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New multimillion-dollar Art Gallery of Nova Scotia announced for Halifax waterfront


The current Art Gallery of Nova Scotia on Hollis Street will be replaced by a new, expanded gallery and cultural hub on the Halifax waterfront. - Herald file
The current Art Gallery of Nova Scotia on Hollis Street will be replaced by a new, expanded gallery and cultural hub on the Halifax waterfront. - Herald file

The Art Gallery of Nova Scotia is drawing on provincial and federal funding for a new multimillion-dollar home on the Halifax waterfront.

The 142,000-square-foot facility is to be built on Lower Water Street, between Bishop’s Landing and Salter Street, and will be twice the size of its current building on Hollis Street.

“It’s every art gallery director’s dream to be able to purpose build a building to enable us to do all the things that we can’t do in our space,” Nancy Noble, AGNS chief executive officer and gallery director, said at the Thursday announcement.

Bigger spaces in the new building will allow the gallery to expand its collection, which currently has size restrictions because of low ceilings, said Noble.

The Hollis Street gallery has been housed since 1988 in the historic Dominion Building. It expanded 10 years later to include the Maud Lewis house and gallery in an adjacent building.

The provincial government will contribute at least $70 million, with a cap at $80 million, and the federal government has pledged $30 million for the project. The Art Gallery of Nova Scotia expects to raise about $30 million through a capital campaign.

Noble said the gallery has “been having lots of conversations with donors across the province” and country. She also expects “some sort of contribution” from Halifax Regional Municipality.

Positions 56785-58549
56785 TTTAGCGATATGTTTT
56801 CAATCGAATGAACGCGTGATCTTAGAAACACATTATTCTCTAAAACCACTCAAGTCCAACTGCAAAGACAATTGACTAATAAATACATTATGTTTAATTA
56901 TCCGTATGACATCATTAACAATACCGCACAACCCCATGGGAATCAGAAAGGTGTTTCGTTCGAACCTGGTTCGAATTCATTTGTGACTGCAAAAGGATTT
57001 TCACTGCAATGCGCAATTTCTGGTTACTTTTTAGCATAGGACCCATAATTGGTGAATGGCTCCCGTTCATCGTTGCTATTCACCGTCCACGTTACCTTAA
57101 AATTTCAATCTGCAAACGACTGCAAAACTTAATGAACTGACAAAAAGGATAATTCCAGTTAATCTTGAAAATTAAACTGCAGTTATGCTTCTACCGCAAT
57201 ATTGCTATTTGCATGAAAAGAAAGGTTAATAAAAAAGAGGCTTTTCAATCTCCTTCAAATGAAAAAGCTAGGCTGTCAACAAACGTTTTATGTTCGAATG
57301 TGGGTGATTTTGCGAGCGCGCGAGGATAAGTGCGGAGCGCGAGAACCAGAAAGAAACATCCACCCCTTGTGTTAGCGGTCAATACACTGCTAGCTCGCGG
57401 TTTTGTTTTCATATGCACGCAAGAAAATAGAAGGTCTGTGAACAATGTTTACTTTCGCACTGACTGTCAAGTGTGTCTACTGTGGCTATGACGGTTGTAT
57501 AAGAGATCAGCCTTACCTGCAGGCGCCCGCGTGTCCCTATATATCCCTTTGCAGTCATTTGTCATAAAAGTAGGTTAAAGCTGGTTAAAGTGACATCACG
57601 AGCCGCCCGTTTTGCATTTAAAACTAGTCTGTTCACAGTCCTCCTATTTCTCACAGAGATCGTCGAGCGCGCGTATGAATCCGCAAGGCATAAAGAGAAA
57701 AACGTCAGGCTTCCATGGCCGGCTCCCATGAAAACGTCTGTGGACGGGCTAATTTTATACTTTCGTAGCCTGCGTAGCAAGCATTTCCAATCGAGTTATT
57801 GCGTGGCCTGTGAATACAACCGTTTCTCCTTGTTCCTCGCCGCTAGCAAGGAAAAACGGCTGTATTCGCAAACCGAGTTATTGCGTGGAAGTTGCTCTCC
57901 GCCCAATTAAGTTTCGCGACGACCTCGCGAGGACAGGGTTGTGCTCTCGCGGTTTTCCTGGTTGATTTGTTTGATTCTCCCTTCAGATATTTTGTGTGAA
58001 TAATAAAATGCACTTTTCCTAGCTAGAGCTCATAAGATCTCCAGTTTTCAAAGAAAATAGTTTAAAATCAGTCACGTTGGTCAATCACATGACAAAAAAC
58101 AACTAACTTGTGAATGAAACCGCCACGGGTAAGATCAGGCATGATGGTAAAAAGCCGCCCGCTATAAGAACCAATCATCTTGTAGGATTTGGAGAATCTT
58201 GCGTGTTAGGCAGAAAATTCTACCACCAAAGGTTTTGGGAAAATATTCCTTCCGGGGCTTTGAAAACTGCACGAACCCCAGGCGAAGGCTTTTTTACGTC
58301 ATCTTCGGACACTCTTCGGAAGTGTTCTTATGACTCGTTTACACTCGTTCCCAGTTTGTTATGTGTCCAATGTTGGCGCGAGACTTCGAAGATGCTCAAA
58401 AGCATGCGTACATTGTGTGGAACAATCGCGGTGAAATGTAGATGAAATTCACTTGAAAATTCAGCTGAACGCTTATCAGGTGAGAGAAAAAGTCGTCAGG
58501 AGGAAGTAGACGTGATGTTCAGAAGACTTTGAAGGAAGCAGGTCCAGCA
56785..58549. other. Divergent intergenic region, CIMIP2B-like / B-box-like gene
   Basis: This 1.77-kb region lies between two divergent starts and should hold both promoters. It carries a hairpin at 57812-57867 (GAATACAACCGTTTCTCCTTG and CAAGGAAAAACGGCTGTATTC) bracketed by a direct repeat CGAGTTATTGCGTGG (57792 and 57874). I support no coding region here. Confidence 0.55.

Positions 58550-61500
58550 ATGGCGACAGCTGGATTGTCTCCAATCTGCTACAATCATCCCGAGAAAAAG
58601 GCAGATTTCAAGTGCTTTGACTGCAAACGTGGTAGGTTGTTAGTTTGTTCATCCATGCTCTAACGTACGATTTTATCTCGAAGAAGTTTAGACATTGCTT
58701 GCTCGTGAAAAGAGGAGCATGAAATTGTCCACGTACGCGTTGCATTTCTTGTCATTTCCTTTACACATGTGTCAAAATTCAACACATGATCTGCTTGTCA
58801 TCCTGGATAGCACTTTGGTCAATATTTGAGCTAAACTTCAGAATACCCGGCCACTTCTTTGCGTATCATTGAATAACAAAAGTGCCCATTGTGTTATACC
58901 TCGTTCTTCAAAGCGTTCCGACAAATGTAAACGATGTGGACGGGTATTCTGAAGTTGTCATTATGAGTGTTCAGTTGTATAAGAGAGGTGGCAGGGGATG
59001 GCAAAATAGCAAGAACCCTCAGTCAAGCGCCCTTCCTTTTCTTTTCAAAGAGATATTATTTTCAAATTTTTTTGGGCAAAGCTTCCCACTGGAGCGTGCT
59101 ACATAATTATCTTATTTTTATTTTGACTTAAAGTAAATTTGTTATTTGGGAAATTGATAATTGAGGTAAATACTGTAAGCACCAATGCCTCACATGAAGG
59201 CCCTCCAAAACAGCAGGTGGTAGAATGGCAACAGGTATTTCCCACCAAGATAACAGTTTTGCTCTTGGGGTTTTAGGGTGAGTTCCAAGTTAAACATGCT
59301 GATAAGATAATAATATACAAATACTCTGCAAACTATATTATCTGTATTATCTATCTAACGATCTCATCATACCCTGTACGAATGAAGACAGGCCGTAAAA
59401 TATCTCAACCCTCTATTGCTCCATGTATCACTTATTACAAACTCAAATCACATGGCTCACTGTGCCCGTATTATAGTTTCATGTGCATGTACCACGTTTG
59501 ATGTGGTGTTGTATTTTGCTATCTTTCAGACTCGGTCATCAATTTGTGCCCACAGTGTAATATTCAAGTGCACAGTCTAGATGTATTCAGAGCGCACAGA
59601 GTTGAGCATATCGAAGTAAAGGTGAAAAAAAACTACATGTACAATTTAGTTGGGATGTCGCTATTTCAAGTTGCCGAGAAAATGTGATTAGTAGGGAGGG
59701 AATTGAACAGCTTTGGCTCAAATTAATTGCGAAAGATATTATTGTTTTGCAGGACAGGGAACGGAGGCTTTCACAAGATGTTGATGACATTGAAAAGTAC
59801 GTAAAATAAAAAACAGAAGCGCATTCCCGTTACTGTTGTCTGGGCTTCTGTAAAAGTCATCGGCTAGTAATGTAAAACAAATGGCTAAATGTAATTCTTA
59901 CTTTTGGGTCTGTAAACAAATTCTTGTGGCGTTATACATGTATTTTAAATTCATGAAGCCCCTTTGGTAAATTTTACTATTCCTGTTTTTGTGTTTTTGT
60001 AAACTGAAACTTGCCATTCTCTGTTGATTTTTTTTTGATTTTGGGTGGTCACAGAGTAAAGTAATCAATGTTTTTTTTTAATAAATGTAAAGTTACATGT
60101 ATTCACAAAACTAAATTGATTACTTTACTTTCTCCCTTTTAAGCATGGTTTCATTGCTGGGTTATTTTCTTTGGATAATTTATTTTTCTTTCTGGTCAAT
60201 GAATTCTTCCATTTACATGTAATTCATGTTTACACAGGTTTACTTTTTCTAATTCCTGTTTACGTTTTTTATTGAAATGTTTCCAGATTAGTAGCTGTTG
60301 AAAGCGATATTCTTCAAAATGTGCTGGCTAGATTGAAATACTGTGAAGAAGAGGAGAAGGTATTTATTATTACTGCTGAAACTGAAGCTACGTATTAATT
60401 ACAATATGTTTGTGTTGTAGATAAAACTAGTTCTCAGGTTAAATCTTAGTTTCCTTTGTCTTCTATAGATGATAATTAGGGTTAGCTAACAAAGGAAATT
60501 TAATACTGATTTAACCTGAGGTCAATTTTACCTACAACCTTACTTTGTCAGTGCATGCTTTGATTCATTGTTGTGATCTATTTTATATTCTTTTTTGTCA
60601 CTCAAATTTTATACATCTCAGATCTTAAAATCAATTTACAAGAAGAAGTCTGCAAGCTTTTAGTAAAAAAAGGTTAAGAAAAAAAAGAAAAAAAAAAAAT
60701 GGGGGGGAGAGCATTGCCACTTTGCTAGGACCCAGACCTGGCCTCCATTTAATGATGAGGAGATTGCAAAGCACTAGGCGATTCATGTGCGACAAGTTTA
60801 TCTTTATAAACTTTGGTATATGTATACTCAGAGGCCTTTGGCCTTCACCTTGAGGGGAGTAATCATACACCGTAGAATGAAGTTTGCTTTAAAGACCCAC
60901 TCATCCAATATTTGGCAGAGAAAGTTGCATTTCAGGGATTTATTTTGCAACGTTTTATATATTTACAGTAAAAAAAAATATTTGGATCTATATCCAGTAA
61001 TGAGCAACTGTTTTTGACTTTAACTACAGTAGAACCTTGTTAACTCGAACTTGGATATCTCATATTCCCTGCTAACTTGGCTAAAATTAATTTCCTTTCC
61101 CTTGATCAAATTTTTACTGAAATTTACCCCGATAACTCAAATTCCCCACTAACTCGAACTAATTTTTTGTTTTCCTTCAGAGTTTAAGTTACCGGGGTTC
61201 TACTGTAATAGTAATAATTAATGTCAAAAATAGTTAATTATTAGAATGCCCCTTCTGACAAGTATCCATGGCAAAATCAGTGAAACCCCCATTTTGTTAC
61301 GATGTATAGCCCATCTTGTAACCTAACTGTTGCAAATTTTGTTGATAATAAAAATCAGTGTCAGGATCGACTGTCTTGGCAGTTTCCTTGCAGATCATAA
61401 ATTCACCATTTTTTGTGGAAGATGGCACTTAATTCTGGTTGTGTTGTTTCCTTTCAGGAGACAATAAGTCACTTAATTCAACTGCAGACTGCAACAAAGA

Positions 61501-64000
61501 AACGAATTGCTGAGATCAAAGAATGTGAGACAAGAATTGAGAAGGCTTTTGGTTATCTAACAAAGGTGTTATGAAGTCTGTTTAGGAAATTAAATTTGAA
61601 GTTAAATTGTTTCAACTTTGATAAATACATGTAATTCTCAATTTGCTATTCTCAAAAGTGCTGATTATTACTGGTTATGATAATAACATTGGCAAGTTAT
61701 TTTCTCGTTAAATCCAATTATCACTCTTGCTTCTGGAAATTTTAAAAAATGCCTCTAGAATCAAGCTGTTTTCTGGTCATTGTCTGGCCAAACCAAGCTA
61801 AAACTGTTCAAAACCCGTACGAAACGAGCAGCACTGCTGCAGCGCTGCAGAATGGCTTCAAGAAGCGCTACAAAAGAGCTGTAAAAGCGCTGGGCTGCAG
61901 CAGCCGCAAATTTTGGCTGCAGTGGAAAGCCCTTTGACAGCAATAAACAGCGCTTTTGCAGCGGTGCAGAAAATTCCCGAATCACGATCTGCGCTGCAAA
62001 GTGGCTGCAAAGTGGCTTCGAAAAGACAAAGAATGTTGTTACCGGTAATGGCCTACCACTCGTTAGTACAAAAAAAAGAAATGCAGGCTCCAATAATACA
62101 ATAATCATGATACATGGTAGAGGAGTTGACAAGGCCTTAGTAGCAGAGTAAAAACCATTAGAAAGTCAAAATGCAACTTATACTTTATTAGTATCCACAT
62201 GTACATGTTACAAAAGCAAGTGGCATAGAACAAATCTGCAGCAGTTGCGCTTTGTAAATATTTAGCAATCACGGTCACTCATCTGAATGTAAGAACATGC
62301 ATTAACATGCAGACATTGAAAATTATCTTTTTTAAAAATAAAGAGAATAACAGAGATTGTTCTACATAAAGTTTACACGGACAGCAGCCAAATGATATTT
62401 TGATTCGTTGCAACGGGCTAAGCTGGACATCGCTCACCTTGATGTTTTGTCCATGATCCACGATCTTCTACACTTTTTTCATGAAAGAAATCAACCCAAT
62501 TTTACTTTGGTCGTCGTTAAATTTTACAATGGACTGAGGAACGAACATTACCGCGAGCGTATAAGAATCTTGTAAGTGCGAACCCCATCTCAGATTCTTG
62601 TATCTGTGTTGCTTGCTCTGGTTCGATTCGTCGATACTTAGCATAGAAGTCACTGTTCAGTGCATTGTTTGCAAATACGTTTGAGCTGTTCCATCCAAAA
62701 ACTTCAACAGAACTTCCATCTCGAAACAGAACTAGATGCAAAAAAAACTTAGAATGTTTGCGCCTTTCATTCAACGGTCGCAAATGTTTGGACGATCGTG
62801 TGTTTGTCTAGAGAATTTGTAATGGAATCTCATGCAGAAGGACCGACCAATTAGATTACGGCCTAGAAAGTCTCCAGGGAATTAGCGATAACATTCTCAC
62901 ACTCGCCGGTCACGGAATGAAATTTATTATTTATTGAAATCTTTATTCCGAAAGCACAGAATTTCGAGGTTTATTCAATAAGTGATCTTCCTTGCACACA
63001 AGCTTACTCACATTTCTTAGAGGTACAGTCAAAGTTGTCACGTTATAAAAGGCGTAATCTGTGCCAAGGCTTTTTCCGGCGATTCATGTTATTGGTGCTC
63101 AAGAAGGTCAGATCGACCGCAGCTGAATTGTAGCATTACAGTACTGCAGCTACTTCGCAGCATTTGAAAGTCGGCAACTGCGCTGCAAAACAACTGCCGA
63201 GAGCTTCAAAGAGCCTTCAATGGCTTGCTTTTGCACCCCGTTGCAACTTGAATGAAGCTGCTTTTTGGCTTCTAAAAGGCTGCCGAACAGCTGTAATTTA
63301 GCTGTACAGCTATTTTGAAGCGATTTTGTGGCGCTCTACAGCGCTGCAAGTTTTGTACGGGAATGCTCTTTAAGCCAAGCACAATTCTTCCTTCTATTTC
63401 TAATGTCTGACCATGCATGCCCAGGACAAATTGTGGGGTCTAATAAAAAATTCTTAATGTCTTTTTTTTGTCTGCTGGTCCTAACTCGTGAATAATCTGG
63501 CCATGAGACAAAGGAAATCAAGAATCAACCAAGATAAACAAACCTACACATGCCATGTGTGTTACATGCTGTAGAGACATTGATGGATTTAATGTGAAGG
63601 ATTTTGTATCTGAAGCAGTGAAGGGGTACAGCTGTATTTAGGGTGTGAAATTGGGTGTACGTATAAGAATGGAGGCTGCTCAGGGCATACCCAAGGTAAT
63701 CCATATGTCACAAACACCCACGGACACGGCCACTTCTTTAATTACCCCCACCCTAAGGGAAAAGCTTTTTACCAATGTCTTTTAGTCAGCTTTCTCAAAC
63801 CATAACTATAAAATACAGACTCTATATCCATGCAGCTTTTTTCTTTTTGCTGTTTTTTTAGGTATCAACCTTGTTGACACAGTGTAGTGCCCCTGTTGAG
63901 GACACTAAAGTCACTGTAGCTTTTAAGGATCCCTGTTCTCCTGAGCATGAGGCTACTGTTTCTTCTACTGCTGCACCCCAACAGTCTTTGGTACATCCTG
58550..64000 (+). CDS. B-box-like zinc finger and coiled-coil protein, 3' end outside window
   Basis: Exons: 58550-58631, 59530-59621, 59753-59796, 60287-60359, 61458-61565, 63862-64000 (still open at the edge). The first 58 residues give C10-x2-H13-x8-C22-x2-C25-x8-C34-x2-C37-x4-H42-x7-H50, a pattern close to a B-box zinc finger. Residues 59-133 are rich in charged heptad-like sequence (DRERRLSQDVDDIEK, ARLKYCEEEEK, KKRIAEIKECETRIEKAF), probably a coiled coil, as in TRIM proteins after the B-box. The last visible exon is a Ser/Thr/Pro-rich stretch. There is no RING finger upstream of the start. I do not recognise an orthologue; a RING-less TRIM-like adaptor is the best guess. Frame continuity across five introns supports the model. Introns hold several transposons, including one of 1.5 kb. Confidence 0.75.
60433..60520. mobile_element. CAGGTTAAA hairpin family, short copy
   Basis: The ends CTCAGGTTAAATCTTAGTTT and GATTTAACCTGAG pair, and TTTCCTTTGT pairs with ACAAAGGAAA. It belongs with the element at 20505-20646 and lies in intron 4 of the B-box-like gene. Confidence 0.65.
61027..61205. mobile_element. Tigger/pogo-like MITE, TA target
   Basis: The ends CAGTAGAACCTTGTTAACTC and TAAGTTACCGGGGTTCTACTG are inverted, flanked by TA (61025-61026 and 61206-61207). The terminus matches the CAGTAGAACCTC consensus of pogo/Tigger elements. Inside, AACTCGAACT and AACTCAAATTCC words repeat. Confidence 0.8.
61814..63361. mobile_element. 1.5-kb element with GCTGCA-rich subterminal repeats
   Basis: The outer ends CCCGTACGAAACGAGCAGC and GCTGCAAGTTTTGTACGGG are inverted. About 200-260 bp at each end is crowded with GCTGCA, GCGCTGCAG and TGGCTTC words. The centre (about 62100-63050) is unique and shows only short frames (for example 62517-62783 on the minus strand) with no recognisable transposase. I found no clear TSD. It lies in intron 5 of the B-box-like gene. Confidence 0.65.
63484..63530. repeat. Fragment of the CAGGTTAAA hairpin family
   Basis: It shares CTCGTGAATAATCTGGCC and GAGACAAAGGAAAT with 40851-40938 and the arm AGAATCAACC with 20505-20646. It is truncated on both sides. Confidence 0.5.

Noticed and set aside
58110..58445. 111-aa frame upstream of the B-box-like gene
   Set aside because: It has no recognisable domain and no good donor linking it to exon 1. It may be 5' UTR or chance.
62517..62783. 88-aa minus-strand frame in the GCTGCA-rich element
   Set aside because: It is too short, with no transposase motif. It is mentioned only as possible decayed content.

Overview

Premier Stephen McNeil said the province took the project on because “it’s not just about Halifax.”

“We deserve, quite frankly, all of the things that we see in major cities,” said McNeil. “I believe one thing has been missing in our city and that is an iconic vision or building that would demonstrate how much we value and appreciate the arts inside Nova Scotia.”

NASCAD, part of a waterfront cultural hub announcement in June 2018, was absent from the provincial and federal funding.

“NASCAD wasn’t ready at this time to continue, but that conversation is ongoing,” said McNeil.

Festivals, performances and other outdoor activities that took place in the Salter Block will have a space behind the gallery, said McNeil.

Halifax MP Andy Fillmore said the gallery will bring in more tourists.

The gallery “unites our rural and urban communities and connects our artists to our country and the world,” said Rural Economic Development Minister Bernadette Jordan.

An official design competition for the gallery will be put out to local and global companies soon.

The Art Gallery of Nova Scotia will also consult with the community through the design process, similar to the Halifax Central Library, said Noble.

The gallery will also have a new vision, said Noble.

“As we step forward on a new path, we believe it’s time to create a gallery that’s welcoming, contemporary, challenging and ambitious,” said Noble.

“Art has been known to be elitist and some people don’t feel comfortable, so we want to create a space where all Nova Scotians, all people who visit Nova Scotia can come and feel comfortable and see great art,” she said.

McNeil expects construction to get underway in 2020.

The Art Gallery of Nova Scotia will have to move its permanent collection of more than 17,000 works. The Maud Lewis house will be disassembled for the move, said Noble.

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